Carb loading before the marathon, to a greater or lesser degree, is something that all competitors should consider.
On the day, the priority is to maximise your energy stores in order to maintain a reasonable pace for the whole distance, and this means ensuring that you have as much glycogen as possible stored in your muscles and liver. Carb loading, which simply involves eating a higher proportion of carbohydrates in the last 2-3 days before the race, can go some way to helping you to achieve this, providing you have done the training beforehand.
Some experts suggest that carb loading can be even more effective if you go through a depletion phase. This begins with a long run a week before the race, which depletes the glycogen in your muscles. Muscle glycogen levels are kept low by following a low carbohydrate diet for about three days after this, before the final carb loading in the last 2-3 days. This can be a risky strategy, however, and others suggest that depletion runs (typically a long run, first thing in the morning, without breakfast) are more useful in terms of training the body to burn fat more effectively, and these are best completed in the early phase of training. The reasons for this are:
- Your long runs in the early phase are short enough to be able to complete in the fasted state (perhaps 10-15 miles).
- You need to practice your race day nutrition routine during the longer long runs (perhaps 15-20 miles) that you carry out closer to race day.
When I trained for my one and only half marathon, most of my long runs in the last 6 to 8 weeks before the race were completed in the fasted state over approximately the half marathon distance. This, along with other work such as hill training, intervals and tempo runs, and a sensible recovery schedule, resulted in a very pleasing performance of 1 hour 32 minutes and 21 seconds. This time may seem impressive to some and unimpressive to others, but I definitely achieved close to my peak performance (it compares very favourably with my 10K and 10 Mile best times), so my preparation was effective.
I actually plan to run this same event again in February, prior to my debut marathon in April, and intend to follow a similar training routine, with the aim of getting another good half marathon time. This then gives me about 9 weeks to build up the mileage on the long run and establish a nutrition strategy for the 26.2 mile event, hopefully in the knowledge that I have well developed fat burning mechanisms to help me keep going reasonably strongly for a ‘double half marathon’.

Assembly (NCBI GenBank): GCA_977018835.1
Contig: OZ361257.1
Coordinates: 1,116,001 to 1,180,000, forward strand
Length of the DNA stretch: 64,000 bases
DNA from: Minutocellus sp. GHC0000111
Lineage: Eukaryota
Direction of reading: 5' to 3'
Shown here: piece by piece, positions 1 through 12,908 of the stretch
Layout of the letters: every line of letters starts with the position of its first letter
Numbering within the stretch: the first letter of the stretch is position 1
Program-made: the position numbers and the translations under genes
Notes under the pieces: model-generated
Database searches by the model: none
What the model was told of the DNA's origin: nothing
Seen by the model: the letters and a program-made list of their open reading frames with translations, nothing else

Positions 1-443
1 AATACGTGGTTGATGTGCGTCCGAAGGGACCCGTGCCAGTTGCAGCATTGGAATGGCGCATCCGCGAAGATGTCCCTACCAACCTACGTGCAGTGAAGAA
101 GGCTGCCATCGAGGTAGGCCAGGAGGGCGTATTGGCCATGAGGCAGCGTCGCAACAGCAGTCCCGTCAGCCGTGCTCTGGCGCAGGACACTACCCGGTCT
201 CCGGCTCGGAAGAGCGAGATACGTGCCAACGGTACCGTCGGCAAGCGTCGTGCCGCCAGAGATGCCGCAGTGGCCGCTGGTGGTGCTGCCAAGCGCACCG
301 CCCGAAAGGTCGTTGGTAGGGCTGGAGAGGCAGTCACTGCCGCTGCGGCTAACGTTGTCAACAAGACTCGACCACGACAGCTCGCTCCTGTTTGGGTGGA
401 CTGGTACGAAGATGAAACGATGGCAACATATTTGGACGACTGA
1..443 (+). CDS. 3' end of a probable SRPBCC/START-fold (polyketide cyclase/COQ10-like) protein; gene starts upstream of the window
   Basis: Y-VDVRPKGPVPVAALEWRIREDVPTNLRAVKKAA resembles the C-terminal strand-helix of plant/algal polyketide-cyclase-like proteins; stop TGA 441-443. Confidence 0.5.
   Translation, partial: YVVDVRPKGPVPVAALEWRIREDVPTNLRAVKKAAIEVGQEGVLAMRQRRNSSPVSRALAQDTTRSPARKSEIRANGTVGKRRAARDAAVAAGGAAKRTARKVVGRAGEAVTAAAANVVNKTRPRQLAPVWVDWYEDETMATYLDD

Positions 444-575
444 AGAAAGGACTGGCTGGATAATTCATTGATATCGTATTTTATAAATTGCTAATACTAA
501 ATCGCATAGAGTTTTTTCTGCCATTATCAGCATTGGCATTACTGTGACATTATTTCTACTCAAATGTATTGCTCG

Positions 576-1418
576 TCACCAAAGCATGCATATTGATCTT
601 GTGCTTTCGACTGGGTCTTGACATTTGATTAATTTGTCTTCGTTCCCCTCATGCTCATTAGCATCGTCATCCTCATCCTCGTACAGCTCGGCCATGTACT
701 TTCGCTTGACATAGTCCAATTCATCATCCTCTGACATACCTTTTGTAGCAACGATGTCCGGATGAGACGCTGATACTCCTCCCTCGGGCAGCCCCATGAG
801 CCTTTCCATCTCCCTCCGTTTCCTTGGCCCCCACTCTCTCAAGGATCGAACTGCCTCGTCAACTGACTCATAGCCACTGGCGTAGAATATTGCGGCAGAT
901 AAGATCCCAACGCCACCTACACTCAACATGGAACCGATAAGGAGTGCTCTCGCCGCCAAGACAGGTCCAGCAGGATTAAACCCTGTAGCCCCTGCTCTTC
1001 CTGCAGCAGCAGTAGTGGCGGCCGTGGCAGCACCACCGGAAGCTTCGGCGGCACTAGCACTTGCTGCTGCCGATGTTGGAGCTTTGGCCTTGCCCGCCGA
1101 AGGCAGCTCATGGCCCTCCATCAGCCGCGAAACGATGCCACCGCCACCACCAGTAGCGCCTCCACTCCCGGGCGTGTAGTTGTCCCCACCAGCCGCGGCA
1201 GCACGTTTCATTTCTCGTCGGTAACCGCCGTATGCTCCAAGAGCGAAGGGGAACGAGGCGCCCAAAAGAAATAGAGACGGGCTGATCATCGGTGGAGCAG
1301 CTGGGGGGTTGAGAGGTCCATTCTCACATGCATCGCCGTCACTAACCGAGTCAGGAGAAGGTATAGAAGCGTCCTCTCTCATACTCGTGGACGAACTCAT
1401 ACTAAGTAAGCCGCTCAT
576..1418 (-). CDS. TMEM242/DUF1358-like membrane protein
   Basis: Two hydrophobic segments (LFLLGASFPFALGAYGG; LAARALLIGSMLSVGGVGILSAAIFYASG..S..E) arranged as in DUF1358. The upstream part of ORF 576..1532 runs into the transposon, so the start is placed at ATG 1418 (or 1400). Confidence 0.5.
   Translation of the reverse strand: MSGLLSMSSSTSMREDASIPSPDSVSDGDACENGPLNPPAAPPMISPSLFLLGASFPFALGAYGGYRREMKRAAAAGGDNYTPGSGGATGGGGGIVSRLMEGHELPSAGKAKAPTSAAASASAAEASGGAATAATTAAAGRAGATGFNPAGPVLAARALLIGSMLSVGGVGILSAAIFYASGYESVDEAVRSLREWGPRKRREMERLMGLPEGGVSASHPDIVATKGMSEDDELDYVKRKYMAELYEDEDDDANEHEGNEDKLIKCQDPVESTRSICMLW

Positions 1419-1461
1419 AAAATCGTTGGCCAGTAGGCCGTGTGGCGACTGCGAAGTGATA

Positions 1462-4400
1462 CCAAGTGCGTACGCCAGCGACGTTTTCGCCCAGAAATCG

Trying out your carb loading schedule, including the foods you actually consume, prior to at least a couple of the long training runs, is strongly advised. For example, many experts suggest sticking to more processed carbohydrates to minimise any possible negative effects of fibre on the guts. However, others will argue that you should stick with what you are used to, so if you normally eat wholemeal bread, for example, then you should continue to do so during carb loading. So the only sure way is to experiment and see what works for you. For example, I like porridge oats and value its healthy and nutritious properties, but have found that it feels heavy on my stomach if eaten as my pre-race breakfast. Perhaps I will try flapjacks as an alternative, probably in addition to bananas and possibly toast and marmalade.
It is also strongly recommended that, as well as water, you take on carbohydrates during the race. These may be in the form of energy gels or drinks, or sweets such as jelly babies. You might even want to eat a ripe banana immediately prior to the race. Again, the key is to experiment on your long training runs and see what works best for you.
I have just bought a pack of isotonic energy gels of different flavours, and I took one of these (and water) after about 9 miles of my 13 mile training run today, to see how easily I can take them while running. My hands were cold so I found it hard to open the sachet but I just about managed it. It was a bit like sucking on a sachet of hotel shower gel, and the taste wasn’t much better, but if it does the trick that’s not important to me. Medicine doesn’t have to taste nice (though I used to love the cough syrup I was given as child). I can’t say I noticed any effect, positive or negative, on my energy levels during the last thirty minutes of my run, compared to when I just carried on without food (or water), though I would probably need to go further to notice any benefit.
My isotonic gels contain 30ml of gel with 22g of carbohydrate in each, so if I choose this option I will be looking to take one every half and hour during the marathon. Since these isotonic gels are quite heavy, especially if I am going to be carrying six of them, I am now going to order and try some non-isotonic energy gels. These will be lighter since they aren’t trying to provide water, which you can get at the drinks stations. The possible disadvantage is that they may be a bit sticky and harder to take when running, so watch this space and check out my post Training update – energy gels promising?